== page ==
Rory McIlroy values legacy over money

Rory McIlroy once carried the burden of being the next Tiger Woods. He never quite hit those heights — who could? — but he’s becoming something equally notable: guardian of golf’s vast history.

At 33, McIlroy is old enough to have played in more than 50 majors, yet young enough to still compete in them regularly. (Well, three days of every four, but still.) That, combined with a clear love of the game’s history, gives him a perspective that encompasses both “things were better in the good ol’ days” and “where’s my next check coming from?”.

With the benefit of that perspective — along with four majors, plus many millions in career earnings — McIlroy has planted his flag firmly in the camp of the PGA Tour in its battle with the upstart LIV Golf endeavor.

Speaking on Tuesday prior to the U.S. Open, and looking a whole lot more comfortable than Phil Mickelson had at the same podium a day earlier, McIlroy framed the fight between the two tours as one of money versus legacy, of short-term riches versus a century-long history.

“The PGA Tour was created by people and tour players that came before us, the likes of Jack Nicklaus, Arnold Palmer,” McIlroy said. “They created something and worked hard for something, and I hate to see all the players that came before us and all the hard work that they’ve put in just come out to be nothing.”

McIlroy also highlighted the Tour’s efforts as a charitable endeavor, with billions given to charities in the United States and around the world. “When you are talking about the Tour and everything that’s happening right now, you have to see the bigger picture than just the golf,” McIlroy said. “I think I’ve tried to take a wider view of everything, and I just think it’s the right thing to do.”

It’s a stirring argument, particularly for people who haven’t been offered eight- and nine-figure checks to play golf. But it also runs up hard against cold reality: legacy doesn’t equal money. All the high-minded talk about Nicklaus and Palmer, all the gentle piano music and dewy images of sunrises over dew-dappled fairways, can’t compare — for many players — to a fat check for easy work.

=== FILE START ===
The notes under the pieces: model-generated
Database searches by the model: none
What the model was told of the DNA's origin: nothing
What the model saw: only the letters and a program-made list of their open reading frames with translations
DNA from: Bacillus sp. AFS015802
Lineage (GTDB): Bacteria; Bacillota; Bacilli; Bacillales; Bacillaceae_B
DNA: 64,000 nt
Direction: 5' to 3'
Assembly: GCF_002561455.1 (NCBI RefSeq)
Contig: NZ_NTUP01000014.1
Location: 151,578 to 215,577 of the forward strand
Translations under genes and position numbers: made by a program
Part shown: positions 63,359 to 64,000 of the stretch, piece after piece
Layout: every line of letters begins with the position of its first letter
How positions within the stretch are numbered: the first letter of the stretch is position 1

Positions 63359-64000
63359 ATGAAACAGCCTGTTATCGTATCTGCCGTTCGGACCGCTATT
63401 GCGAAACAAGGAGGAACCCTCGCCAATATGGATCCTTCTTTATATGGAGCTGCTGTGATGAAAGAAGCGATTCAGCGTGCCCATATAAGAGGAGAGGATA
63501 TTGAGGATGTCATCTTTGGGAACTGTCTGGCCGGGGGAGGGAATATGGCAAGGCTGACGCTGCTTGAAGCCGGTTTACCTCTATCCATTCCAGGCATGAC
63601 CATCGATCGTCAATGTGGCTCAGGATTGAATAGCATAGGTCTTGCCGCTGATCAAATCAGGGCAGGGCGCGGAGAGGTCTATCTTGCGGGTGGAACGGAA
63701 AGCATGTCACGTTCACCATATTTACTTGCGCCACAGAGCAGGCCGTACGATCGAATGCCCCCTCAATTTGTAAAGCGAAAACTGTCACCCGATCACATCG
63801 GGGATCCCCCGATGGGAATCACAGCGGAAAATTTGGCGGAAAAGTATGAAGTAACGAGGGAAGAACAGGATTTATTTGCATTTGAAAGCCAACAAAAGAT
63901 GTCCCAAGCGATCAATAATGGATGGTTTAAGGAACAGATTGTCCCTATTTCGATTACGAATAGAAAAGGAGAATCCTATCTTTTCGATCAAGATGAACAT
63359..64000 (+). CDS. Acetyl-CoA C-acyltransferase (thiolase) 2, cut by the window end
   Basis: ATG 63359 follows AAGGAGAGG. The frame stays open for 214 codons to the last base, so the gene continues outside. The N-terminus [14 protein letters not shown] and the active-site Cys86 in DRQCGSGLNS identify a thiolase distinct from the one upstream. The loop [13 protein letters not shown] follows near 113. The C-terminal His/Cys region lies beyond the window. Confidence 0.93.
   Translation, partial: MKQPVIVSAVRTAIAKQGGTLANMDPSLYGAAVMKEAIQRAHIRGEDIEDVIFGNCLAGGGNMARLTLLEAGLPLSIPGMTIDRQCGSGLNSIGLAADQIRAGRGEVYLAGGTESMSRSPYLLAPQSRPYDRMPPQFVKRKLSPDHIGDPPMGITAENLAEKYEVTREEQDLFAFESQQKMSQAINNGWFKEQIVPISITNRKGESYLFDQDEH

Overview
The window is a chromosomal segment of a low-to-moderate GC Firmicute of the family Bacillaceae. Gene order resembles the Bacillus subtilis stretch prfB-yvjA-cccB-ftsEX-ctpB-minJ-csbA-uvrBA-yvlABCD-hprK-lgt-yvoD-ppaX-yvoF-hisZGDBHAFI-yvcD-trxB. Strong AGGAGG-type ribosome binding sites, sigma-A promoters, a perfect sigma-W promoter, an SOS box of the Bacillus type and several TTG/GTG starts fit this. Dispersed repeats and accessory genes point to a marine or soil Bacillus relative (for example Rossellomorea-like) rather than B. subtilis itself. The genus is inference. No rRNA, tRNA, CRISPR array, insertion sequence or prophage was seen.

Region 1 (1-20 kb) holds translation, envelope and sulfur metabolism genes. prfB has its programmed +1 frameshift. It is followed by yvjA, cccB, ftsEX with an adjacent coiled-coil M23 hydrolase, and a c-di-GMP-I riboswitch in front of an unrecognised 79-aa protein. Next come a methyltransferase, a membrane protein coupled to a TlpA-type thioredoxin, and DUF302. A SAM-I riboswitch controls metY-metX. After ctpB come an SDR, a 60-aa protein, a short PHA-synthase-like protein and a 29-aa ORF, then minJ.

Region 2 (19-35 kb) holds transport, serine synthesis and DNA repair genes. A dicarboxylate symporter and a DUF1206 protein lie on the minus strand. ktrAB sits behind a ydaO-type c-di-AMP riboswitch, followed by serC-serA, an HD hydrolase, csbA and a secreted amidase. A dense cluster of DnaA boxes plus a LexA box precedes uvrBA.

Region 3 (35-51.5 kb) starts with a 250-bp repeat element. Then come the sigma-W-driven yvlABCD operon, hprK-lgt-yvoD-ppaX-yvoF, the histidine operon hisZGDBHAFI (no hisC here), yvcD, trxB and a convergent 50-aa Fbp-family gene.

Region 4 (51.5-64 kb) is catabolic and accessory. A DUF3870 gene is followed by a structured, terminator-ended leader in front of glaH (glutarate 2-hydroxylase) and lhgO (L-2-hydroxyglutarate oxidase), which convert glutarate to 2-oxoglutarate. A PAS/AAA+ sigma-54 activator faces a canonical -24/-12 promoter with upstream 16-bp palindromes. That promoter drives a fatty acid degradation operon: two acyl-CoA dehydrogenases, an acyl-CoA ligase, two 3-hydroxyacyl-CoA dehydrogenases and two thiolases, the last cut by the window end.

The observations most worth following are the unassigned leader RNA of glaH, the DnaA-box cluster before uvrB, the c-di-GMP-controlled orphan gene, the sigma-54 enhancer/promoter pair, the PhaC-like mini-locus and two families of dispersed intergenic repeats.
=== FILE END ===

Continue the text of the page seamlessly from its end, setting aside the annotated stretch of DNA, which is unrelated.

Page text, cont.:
To his credit, McIlroy — unlike many of the fiercest critics, or ardent supporters, of LIV — gets that we live in a complex world with competing obligations and constant degrees of compromise.

“I’ve spent a lot of time in the Middle East, and the vast majority of people that I’ve met there are very, very nice people, but there’s bad people everywhere. The bad people that came from that part of the world did some absolutely horrendous things,” he said. “In this day and age everything is just so intertwined, and it’s hard to separate sport from politics from dirty money from clean money. It’s a very convoluted world right now.”

Still, McIlroy has a luxury many players, particularly younger ones, don’t: the ability to play for legacy, not money. “It means a lot, going back to history and tradition and putting your name on trophies that have the legends of the game on them,” he said. “That’s really cool, and that’s something that money can’t buy.”

He doesn’t much worry about the Sergio Garcias and Lee Westwoods of the LIV Golf tour, the players who had success in the 2000s and 2010s. Those players, in McIlroy’s words, “made their bed,” and the likelihood that they would contribute to golf’s future is relatively low.

“They would say to you themselves that their best days are behind them,” he said. “That’s why I don’t understand for the guys that are a similar age to me going, because I would like to believe that my best days are still ahead of me, and I think theirs are too. So that’s where it feels like you’re taking the easy way out.”

McIlroy infamously declared LIV “dead in the water” in February, after Mickelson’s callous comments about Saudi atrocities forced him into a three-month exile. On Tuesday, McIlroy conceded that he’d missed the mark, but pointed out what had changed between then and now.

“I took a lot of players’ statements at face value. I guess that’s what I got wrong,” he said, indirectly referencing players like Dustin Johnson and Bryson DeChambeau. “You had people committed to the PGA Tour … I took them at their word, and I was wrong.”

If LIV’s ascendance means that McIlroy, Justin Thomas and other PGA Tour stars won’t face the LIV notables as often, that will be a true loss for golf. McIlroy had a memorable battle with LIV’s Patrick Reed in the 2016 Ryder Cup, and has expressed admiration for the way that both Johnson and DeChambeau have lengthened and expanded the game. But here, clearly, he’s drawing a line in the sand.

“Legacy, reputation, at the end of the day that’s all you have,” McIlroy said. “You strip everything away, and you’re left with how you made people feel and what people thought of you. That is important to me.”

It’s a noble stand. But will it be enough to sway other players tempted by tens of millions of Saudi dollars? That’s the existential threat the PGA Tour faces, and that’s the fight McIlroy could now be fighting for the rest of his career.

Rory McIlroy of Northern Ireland speaks to the media at a press conference during a practice round prior to the US Open at The Country Club on June 14, 2022 in Brookline, Massachusetts. (Photo by Cliff Hawkins/Getty Images)


Contact Jay Busbee at [email protected] or on Twitter at @jaybusbee.